One of the things that marks bridge building is that it seems to take a lot of cranes. These guys can be seen lifting pieces of steel, often weighing thousands of pounds, and precisely setting them or placing them into the hands of workers to be guided into place. This takes place high above the ground or the river. With worker safety and a fortune in equipment involved, one might ask how the operators learn their trade and how are they tested. While heading out of town on a Saturday ride a few weeks ago, I came across a clue as I crossed the BDB. In the open lot near the lock beneath the Big Dam Bridge, a towering red crane was in operation. Nearby were a couple of open barrels and an arrangement of posts that looked somewhat like the setup for a canine agility course. As I watched, the crane operator carefully dropped his hook and ball into one of the barrels. I assumed that this was either training, testing or a competition of some sort, perhaps a crane rodeo.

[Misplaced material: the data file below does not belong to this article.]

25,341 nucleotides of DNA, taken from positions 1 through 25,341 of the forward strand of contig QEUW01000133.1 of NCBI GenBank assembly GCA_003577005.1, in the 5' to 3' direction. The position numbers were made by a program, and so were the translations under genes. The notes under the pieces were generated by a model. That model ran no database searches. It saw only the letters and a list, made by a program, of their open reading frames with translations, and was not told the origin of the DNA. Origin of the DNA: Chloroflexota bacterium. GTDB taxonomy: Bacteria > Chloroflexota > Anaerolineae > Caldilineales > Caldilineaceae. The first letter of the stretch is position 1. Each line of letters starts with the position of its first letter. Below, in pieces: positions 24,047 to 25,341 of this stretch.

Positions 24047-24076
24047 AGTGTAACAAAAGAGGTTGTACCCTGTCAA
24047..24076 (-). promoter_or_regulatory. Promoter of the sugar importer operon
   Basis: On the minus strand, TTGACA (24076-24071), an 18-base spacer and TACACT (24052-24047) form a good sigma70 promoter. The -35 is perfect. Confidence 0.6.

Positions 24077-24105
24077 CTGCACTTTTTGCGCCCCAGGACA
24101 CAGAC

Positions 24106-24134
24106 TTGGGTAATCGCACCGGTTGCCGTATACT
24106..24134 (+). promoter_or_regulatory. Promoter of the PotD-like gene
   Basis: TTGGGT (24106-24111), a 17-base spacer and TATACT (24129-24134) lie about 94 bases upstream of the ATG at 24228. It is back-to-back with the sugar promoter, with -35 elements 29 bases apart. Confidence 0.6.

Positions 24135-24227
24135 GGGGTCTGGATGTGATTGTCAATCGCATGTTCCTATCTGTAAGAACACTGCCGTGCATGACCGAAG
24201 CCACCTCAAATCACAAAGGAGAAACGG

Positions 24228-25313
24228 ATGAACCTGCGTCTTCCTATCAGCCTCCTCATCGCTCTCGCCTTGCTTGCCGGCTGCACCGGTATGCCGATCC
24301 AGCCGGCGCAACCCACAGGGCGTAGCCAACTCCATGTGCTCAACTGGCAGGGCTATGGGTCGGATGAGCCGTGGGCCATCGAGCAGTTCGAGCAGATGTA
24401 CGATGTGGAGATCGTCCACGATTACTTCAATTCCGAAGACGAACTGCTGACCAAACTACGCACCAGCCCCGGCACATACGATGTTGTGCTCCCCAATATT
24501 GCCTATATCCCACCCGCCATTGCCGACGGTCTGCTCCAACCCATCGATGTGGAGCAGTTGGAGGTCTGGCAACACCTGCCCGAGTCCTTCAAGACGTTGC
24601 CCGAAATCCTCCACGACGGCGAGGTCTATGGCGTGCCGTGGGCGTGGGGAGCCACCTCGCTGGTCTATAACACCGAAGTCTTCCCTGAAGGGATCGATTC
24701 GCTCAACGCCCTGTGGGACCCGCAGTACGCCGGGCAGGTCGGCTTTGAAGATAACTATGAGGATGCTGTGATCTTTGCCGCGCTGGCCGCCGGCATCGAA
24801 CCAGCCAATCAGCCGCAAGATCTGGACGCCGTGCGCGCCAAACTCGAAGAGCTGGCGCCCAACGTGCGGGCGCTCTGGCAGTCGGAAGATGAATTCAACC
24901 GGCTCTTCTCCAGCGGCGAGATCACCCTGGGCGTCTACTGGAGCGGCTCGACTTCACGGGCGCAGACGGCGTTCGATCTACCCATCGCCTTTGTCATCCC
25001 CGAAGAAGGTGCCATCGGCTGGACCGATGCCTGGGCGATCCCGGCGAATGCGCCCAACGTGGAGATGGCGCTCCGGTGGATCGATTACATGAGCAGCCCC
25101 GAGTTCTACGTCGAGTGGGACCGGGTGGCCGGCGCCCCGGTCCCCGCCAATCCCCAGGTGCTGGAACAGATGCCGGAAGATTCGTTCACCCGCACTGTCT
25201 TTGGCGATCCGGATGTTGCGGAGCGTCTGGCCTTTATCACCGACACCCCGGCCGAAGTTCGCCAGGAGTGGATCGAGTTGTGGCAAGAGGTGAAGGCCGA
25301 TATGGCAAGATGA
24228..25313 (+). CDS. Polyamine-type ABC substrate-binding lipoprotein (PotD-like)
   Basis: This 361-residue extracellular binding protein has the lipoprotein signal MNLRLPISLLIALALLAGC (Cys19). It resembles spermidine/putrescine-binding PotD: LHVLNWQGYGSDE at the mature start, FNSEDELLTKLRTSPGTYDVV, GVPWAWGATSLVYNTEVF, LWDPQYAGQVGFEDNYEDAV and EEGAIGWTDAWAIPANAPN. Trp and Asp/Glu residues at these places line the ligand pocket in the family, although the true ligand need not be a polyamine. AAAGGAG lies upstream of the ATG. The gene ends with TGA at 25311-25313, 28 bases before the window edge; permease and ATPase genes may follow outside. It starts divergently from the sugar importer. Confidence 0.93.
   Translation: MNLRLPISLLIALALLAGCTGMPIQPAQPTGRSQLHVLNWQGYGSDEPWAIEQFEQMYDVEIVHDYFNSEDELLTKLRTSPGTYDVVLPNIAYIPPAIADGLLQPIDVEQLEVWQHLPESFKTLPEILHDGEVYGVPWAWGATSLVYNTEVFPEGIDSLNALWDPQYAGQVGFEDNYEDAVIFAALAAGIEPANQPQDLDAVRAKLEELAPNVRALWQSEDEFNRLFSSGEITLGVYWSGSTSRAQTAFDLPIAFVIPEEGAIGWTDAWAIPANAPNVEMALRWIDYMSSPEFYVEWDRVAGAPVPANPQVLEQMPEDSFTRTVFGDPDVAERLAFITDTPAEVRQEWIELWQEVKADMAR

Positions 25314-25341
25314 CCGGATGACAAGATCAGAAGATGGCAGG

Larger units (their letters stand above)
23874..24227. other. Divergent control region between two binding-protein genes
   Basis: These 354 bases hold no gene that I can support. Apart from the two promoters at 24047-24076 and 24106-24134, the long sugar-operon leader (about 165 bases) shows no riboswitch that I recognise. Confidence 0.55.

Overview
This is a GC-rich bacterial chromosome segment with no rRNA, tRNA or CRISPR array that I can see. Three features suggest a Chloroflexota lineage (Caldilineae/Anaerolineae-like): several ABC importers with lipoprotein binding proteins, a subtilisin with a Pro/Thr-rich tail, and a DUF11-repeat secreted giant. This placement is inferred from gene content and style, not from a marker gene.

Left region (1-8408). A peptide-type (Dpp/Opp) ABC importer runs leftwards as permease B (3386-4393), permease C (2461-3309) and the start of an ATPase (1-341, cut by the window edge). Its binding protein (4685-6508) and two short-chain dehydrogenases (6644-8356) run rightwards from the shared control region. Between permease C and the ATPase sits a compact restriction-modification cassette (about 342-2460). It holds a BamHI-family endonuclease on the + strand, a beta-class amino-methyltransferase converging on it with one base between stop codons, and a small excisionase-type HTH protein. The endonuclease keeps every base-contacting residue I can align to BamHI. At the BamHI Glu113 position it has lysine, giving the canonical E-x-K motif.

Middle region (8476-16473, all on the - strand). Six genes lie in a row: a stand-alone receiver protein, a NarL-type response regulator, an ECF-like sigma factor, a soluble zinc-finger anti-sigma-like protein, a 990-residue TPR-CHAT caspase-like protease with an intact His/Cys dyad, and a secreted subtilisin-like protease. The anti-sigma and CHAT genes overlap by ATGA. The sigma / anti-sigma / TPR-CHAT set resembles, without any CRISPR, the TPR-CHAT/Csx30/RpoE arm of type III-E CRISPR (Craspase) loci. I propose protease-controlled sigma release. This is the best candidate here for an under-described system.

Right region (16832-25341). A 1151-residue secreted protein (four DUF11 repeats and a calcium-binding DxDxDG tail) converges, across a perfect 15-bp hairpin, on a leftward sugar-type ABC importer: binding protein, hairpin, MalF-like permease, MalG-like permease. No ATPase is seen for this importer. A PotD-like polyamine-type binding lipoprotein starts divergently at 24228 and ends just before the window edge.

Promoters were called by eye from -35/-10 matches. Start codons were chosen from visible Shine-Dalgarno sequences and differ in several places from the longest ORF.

The first test I observed was putting the hook in the barrel.
This adds a degree of difficulty. Put the hook in the barrel and get hooked up to the cables.
Then, move the load through the course without touching the posts. Remember the old game of "Operation"? I don't, but I'm sure some of you old people do. Actually, I just found that it's still in production, so even non-geezers may identify!
Admittedly, this has only the thinnest connection to cycling, but I'm easily amused and fortunately don't have a blog boss. During the construction of the BDB and the Two Rivers Bridge, we've been able to observe some fascinating construction processes, though far and away the big day for me was being able to watch the lift of the center span of the Two Rivers Bridge. It was remarkable to watch a 208,000 pound 210 foot-long piece of steel set precisely in place by cranes which themselves were on barges in the middle of Maumelle Creek. Impressive stuff to a man who had only the most basic of Erector Sets as a kid.